2015 GSA Annual Meeting in Baltimore, Maryland, USA (1-4 November 2015)

Paper No. 118-5
Presentation Time: 9:00 AM-6:30 PM


PETERS, Chelsea N.1, AYERS, John C.2 and HORNBERGER, George M.1, (1)Civil and Environmental Engineering, Vanderbilt University, PMB 351831 2301 Vanderbilt Place, Nashville, TN 37235, (2)Earth & Environmental Sciences, Vanderbilt University, PMB 351805, 2301 Vanderbilt Pl, Nashville, TN 37235-1805, chelsea.n.peters@vanderbilt.edu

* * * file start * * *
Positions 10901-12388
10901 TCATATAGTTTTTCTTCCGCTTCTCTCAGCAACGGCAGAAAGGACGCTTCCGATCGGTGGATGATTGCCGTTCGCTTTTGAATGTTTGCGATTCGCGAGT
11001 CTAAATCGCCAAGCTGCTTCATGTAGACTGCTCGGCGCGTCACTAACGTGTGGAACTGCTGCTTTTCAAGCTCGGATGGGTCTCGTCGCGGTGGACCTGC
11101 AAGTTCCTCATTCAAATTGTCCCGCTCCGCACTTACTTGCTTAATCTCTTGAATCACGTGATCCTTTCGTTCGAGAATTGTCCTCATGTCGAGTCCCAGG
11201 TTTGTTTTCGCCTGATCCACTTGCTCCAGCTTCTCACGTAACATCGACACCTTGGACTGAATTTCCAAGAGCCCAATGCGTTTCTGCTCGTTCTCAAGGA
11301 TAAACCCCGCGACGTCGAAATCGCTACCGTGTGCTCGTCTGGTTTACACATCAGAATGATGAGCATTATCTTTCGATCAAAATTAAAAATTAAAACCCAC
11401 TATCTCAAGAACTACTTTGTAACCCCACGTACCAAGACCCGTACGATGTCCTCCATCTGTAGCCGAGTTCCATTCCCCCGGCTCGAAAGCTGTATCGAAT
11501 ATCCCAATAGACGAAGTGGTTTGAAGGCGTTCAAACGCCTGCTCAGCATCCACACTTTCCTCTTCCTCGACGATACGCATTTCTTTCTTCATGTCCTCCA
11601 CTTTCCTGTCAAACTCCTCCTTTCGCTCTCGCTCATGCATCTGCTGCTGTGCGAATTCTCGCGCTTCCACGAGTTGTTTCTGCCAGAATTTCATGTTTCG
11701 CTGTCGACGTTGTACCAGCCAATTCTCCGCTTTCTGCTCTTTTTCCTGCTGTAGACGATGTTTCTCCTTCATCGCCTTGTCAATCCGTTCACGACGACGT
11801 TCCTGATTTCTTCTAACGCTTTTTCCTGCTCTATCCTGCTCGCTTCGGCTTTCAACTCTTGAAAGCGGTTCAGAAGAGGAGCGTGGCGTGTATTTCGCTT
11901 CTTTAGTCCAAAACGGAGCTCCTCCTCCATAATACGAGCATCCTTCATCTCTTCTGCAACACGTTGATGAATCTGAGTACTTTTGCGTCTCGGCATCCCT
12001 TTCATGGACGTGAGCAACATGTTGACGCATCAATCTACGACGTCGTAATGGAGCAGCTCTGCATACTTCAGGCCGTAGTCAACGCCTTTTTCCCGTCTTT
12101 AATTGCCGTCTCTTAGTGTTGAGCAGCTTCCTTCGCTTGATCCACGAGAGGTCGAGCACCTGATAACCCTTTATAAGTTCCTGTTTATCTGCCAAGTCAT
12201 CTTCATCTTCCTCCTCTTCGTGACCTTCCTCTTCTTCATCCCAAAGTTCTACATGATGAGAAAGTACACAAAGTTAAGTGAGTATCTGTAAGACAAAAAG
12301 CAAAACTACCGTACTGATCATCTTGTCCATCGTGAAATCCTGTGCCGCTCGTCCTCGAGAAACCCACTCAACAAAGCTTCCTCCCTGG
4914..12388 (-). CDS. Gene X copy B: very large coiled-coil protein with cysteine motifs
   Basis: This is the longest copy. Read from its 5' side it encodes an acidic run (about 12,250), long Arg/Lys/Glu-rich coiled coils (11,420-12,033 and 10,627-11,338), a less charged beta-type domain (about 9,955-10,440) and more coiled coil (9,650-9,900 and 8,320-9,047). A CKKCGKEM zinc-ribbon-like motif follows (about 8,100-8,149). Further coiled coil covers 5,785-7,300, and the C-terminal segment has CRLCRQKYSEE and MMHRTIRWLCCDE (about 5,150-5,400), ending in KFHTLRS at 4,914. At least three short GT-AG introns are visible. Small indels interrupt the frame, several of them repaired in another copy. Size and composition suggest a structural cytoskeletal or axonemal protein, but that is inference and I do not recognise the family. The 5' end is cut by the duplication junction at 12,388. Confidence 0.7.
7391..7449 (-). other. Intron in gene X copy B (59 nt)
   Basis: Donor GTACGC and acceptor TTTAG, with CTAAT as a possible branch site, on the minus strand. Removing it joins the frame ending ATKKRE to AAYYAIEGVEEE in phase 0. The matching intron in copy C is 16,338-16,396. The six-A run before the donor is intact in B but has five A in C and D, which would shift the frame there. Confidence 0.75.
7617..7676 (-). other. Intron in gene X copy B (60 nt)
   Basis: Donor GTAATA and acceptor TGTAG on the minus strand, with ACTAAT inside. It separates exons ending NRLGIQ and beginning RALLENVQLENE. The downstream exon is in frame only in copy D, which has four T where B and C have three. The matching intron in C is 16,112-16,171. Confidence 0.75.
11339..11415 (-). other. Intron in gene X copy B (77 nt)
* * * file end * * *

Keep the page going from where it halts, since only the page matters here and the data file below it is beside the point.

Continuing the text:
Compositions of groundwater samples in a poldered area of southwest Bangladesh were used to model the sources and chemical processes that control salinity and arsenic concentration. Physical parameters, such as electrical conductivity, pH, and major ion concentrations, such as Ca, Mg, Na, K, Cl, HCO3, CO3, and SO4, from polder shallow aquifer tubewell samples were taken into consideration. Compositions vary spatially, but with limited seasonal variation. Reaction path models in The Geochemist Workbench were used to test the hypothesis that the groundwater is a mixture of connate seawater and meteoric water that has experienced geochemical modification due to redox reactions. Dissolved organic carbon was titrated into hypothetical seawater-meteoric water mixtures in the presence of Hydrous Ferric Oxyhydroxide (HFO) to induce HFO reductive dissolution, sulfate reduction, and sulfide precipitation. Arsenic adsorption on HFO was modeled using two-layer surface complexation. These reactions can explain how ancient seawater-meteoric water mixtures evolved to modern groundwater compositions with high arsenic concentrations. With the majority of polder residents reliant on groundwater resources, this study provides a better understanding of the hydrogeochemical processes that control groundwater salinity and arsenic levels.
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